Light is one of the single most important elements in filmmaking.
As a cinematographer, much of your job centers around shaping light. Not only do you have to know where to get it, but you also have to know where to put it. In the video below, Simon Cade of DSLRguide uses a real set to...ahem...illuminate 4 basic lighting considerations that professionals take into account every day when making these decisions:
The four key concepts we can take away from Cade's video are:
Use what's available
Available light is what most beginner/no budget filmmakers are used to. It's the lamp on your nightstand. It's the bulb in your living room. It's the sun. It's the moon. It's the streetlight on a busy city street. This kind of light can be really useful if you don't have access to a pro light kit, especially when used with light modifiers like scrims, umbrellas, or even a big ol' white sheet. However, available light has its limitations and downfalls, including various light temperatures, power/brightness, location, and, you know, the fact that you and your set are orbiting around it making it difficult to shoot with it for long periods of time. (We're looking at you, Sun.) Cade's other tips show how one might get around these limitations.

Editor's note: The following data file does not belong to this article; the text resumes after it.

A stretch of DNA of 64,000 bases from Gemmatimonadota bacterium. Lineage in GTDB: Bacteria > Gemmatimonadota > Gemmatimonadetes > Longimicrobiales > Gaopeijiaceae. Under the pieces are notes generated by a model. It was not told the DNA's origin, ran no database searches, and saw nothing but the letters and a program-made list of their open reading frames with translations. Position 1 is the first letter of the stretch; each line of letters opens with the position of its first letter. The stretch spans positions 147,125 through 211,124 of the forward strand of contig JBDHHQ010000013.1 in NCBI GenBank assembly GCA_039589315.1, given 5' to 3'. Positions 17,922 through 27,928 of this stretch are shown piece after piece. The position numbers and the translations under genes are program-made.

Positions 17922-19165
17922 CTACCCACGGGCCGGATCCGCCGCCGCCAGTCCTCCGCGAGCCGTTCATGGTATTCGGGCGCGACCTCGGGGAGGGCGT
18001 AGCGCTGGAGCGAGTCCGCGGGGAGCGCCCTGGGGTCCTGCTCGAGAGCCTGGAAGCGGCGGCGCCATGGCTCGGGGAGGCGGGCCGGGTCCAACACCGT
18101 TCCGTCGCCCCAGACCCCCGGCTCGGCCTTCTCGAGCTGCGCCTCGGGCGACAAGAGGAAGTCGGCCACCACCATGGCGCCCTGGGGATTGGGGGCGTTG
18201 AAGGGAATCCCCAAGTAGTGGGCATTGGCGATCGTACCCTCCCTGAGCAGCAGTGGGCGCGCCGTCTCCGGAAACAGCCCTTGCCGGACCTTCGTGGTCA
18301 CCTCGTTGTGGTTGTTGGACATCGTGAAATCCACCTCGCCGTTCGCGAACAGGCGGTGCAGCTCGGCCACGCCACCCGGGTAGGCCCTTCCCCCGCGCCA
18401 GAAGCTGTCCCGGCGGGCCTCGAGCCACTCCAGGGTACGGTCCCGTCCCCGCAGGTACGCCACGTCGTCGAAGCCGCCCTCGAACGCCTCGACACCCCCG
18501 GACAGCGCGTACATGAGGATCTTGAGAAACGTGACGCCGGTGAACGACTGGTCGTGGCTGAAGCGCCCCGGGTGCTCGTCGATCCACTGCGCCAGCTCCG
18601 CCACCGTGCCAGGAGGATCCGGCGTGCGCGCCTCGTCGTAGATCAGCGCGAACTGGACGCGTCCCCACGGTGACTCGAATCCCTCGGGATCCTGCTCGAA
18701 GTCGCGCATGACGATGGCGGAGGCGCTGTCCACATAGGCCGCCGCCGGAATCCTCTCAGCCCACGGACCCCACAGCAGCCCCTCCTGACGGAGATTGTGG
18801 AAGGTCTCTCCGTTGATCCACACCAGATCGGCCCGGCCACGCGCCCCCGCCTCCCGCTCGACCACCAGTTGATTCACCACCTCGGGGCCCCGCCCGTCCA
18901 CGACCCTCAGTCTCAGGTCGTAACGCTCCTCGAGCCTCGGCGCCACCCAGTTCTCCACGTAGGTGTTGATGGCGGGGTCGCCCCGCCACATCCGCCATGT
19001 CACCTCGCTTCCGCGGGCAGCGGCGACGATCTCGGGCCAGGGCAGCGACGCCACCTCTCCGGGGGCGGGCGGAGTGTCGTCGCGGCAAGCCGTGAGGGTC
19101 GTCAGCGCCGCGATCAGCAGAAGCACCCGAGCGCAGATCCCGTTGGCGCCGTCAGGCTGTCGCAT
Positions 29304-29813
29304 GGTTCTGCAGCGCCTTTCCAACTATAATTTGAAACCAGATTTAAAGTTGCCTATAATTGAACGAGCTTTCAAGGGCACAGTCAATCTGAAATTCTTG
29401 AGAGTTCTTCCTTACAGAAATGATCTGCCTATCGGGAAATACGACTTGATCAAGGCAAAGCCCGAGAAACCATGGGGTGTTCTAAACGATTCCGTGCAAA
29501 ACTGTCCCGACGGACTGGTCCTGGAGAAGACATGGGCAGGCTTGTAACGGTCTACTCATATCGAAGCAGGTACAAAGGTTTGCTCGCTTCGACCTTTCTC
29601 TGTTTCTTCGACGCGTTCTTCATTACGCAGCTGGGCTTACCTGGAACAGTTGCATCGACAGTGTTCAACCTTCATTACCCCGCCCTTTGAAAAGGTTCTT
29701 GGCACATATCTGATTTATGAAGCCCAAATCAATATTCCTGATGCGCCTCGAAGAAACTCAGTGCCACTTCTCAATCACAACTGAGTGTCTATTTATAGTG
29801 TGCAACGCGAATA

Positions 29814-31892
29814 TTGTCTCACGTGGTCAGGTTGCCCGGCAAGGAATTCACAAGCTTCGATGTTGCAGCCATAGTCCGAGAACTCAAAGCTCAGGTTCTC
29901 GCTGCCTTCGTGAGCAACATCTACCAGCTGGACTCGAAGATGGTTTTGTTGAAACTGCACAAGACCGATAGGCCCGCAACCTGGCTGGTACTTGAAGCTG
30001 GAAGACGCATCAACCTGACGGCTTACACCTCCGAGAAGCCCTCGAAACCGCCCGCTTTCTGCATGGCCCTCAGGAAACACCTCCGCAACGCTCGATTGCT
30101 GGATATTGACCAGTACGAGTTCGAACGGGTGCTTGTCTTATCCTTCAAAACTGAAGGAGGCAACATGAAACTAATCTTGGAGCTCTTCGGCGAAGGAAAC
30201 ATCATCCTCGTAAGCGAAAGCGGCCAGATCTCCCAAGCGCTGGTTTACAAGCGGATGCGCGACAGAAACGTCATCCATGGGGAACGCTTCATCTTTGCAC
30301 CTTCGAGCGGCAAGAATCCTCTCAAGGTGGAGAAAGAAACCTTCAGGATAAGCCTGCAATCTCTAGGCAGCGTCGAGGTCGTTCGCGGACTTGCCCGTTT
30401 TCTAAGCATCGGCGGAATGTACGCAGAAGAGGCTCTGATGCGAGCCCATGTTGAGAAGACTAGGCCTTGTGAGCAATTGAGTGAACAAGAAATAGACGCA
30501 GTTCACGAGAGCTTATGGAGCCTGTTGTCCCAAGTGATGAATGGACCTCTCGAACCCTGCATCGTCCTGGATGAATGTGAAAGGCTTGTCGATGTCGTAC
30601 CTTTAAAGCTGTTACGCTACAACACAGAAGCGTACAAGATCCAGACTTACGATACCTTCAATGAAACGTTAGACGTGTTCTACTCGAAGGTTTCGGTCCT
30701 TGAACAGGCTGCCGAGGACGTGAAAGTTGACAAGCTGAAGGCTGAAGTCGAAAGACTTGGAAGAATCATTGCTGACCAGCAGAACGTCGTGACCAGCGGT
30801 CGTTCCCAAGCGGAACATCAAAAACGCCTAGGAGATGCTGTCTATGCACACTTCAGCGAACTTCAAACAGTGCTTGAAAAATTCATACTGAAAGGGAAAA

Make sure your lighting choices are motivated
If you do have access to professional lighting equipment, you can start to make more motivated lighting choices. You can choose your keys and fills to help make your scene look more cinematic, to enhance your storytelling, and to correct any issues you might have with the way your scene is being lit. But the important thing to remember is that these decisions shouldn't be arbitrary, they should be motivated. They should serve a purpose. They should make the images and/or the story better—preferably "and."
Learn how to hide your lights
This is actually a skill you really have to practice to get any good at, because anyone can hide a light so it doesn't show up on camera, but the real artistry comes from knowing how to do it and still get the results you were looking for. This actually takes a ton of creativity and inventiveness, but, again, with some practice you'll get a keen sense of the most unobtrusive and effective light placement.
It's easy to get complacent and rely on tried and true methods for lighting a scene, but wherever you see an opportunity to experiment with lighting, take it. Play around with colors, placement, shadows, different types of bulbs, and modifiers. Use combinations you've never tried before. Try being more bold if you're subtle or more subtle if you're bold. Film and cinematography is an ever growing language that is eagerly waiting for new words to be added to it. As Cade says in the video, "It never hurts to ask yourself, 'Should we try something unpredictable?'"